Indonesians made history in 2004 by voting in democratic elections for Parliament in April and the presidency in July and September. But a natural catastrophe of unprecedented scope cast a pall over the archipelago nation in late December, when a tsunami killed at least 115,000 people.
Hardest hit was Aceh Province, where 80 employees of Serambi Indonesia, almost half of the paper’s staff, died in the December 26 disaster. Since its founding in the early 1990s, the Indonesian-language newspaper was one of the only sources of information from war-torn Aceh. The government, which had banned foreign journalists from covering the separatist rebellion there, allowed the international media into Aceh to report on the devastation.
The tragedy overshadowed a difficult year for the Indonesian press. Stunning guilty verdicts in a series of civil and criminal defamation trials delivered major setbacks to the media. The most important legal actions stemmed from two articles about influential businessman Tomy Winata that ran in 2003; one in the prestigious newsweekly Tempo, the other in its sister daily, Koran Tempo. Both publications, which are owned by the PT Tempo Inti Media Harian company, are run by well-known editor Bambang Harymurti.
In January, a court convicted the daily Koran Tempo of defamation for a February 2003 report saying that Tomy, as he is commonly known, had applied to open a gambling den in South Sulawesi Province. The Central Jakarta District Court ordered the paper’s owners to pay a record-breaking US$1 million in damages to Tomy and to publish apologies for three consecutive days. Koran Tempo appealed the verdict, but the exorbitant damages—which the court ordered be paid in U.S. dollars instead of Indonesian rupiahs—sent a warning to all publications and broadcasters that cover Indonesia’s powerful elite.
The next strike against the Tempo group came on March 18, when Tempo was convicted of libel for a controversial March 2003 article titled “Is Tomy in Tanah Abang?” Tomy launched as many as six separate legal actions against Tempo, including two criminal cases, in retaliation for the story, which cited allegations that the businessman stood to profit from a fire at a large textile market. Although the article included a denial from Tomy, the judge ruled that Tempo had not covered both sides of the story. The court ordered the magazine to apologize to Tomy and pay damages of almost US$60,000 in rupiahs. With its legal bills mounting, Tempo contested the ruling, and on September 14, a court dismissed the charges.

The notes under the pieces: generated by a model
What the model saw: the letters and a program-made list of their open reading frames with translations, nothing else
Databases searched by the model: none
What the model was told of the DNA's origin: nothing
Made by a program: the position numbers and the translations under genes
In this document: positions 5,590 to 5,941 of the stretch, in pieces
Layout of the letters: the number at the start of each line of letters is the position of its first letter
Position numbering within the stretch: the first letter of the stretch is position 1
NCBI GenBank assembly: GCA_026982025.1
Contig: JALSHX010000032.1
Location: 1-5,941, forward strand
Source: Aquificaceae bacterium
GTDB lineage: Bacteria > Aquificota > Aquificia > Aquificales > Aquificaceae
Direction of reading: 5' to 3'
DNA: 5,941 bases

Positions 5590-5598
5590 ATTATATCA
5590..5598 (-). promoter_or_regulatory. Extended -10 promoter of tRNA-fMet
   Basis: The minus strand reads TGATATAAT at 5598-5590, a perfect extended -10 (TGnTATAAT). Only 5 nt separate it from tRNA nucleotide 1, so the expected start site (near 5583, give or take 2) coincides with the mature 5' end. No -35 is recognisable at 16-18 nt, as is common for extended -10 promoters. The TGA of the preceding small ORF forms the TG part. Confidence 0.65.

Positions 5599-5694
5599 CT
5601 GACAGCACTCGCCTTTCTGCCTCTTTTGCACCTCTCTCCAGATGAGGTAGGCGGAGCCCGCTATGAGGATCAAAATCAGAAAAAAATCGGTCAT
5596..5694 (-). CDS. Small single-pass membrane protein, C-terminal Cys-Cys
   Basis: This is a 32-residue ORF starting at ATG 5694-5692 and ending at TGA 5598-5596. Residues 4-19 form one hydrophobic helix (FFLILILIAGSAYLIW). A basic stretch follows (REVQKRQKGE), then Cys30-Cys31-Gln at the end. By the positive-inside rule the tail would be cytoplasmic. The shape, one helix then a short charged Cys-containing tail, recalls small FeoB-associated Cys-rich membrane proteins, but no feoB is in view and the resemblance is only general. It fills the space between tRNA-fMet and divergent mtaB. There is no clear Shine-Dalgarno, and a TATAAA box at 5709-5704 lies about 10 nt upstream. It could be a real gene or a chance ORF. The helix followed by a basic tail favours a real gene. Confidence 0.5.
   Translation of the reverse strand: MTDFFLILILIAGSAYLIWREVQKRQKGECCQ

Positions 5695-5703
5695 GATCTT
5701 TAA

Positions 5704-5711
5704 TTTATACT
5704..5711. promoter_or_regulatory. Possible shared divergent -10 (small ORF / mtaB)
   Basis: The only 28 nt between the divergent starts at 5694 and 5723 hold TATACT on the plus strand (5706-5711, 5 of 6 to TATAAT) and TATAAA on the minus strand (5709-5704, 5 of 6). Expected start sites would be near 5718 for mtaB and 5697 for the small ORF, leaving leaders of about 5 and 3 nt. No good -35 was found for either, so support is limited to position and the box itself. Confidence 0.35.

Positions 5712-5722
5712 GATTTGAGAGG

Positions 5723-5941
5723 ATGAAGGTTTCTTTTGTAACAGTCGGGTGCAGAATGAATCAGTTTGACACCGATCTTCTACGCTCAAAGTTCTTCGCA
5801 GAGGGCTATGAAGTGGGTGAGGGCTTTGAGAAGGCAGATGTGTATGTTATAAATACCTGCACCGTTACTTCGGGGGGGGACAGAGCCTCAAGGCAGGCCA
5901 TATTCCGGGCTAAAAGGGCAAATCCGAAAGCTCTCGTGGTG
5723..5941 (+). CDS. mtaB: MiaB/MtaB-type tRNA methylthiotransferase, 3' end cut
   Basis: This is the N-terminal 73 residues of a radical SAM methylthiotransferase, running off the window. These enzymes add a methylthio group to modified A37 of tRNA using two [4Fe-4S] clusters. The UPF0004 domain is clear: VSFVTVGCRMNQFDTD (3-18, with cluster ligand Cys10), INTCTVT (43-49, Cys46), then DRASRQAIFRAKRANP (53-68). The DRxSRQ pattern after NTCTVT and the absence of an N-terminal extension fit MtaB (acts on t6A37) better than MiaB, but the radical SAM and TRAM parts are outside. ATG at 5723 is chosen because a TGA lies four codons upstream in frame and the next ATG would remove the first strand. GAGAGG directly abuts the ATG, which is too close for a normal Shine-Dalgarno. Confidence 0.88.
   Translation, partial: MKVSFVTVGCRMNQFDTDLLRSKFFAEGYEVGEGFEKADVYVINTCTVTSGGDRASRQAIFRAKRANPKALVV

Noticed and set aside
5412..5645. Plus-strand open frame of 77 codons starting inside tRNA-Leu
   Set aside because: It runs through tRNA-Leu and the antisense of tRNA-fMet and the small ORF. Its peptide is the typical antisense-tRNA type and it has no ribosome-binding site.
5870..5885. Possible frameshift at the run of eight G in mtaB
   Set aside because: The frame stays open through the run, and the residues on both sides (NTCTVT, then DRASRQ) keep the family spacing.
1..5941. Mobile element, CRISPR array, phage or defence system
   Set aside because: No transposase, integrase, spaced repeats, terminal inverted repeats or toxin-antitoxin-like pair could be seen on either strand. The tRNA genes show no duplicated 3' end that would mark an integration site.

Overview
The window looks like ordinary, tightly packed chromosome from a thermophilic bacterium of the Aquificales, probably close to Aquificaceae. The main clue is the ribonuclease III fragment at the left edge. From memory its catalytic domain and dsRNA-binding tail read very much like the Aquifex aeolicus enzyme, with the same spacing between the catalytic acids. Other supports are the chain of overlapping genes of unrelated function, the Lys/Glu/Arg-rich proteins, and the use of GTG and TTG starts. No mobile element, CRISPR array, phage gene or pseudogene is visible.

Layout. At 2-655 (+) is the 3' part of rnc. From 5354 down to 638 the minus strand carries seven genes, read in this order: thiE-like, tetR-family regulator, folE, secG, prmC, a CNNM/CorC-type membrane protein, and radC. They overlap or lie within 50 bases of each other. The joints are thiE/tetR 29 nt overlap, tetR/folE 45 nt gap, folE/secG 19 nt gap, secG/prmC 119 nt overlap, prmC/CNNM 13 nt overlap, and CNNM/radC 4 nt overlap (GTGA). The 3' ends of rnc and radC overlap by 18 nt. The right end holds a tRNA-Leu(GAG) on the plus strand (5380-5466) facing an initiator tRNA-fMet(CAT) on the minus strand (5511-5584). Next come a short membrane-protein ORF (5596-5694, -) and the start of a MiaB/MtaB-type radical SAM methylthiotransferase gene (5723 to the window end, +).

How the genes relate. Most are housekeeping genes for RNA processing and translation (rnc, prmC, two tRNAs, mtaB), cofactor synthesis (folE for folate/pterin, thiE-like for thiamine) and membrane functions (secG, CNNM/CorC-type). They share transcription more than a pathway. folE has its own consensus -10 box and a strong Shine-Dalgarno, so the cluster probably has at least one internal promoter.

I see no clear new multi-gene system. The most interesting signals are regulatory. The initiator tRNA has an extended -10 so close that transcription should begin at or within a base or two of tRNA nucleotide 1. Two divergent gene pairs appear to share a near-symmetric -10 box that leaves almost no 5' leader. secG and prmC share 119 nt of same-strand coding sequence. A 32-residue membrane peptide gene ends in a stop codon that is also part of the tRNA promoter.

But the magazine faced other ominous legal challenges. Three of the magazine’s journalists appeared in another Jakarta court to face criminal charges stemming from the same article. The threat of jail loomed for Tempo Chief Editor Harymurti, Editor T. Iskandar Ali, and reporter Ahmad Taufik, a 1995 recipient of CPJ’s International Press Freedom Award. They were charged with spreading false information and provoking social discord, which carries a maximum sentence of 10 years, and defamation, which carries a maximum four-year sentence.
With the Southeast Asian Press Alliance, a regional press freedom advocacy group, CPJ helped bring a group of journalists from Thailand, the Philippines, and Malaysia to attend the September 16 verdict to show international support for the Tempo journalists. Under intense international pressure, the court acquitted Taufik and Iskandar but convicted Harymurti of defamation and sentenced him to one year in prison. Harymurti pledged to fight the ruling before Indonesia’s Supreme Court. At year’s end, he was free pending appeal.
In the wake of these landmark verdicts, local and international press freedom activists called on government officials to overturn Indonesia’s colonial-era insult and criminal defamation laws, and to set a legal limit on the amount of damages allowed in libel settlements.
Despite these setbacks, the Indonesian press played a generally positive role in the 2004 elections by monitoring fraud, educating voters about political candidates, and helping to ensure a peaceful electoral process, according to elections monitors and local journalists. Still, a study by the European Union Election Observation Mission (EU-EOM) found a number of instances of bias in both print and broadcast media in the September 20 runoff between incumbent President Megawati Sukarnoputri and retired Gen. Susilo Bambang Yudhoyono. The state-run television channel TVRI ran coverage slanted toward Megawati and aired ads against Yudhoyono, also known by his acronym, SBY, during a cooling-off period when such ads were prohibited, the EU-EOM study reported. Yudhoyono won the September poll by a wide margin.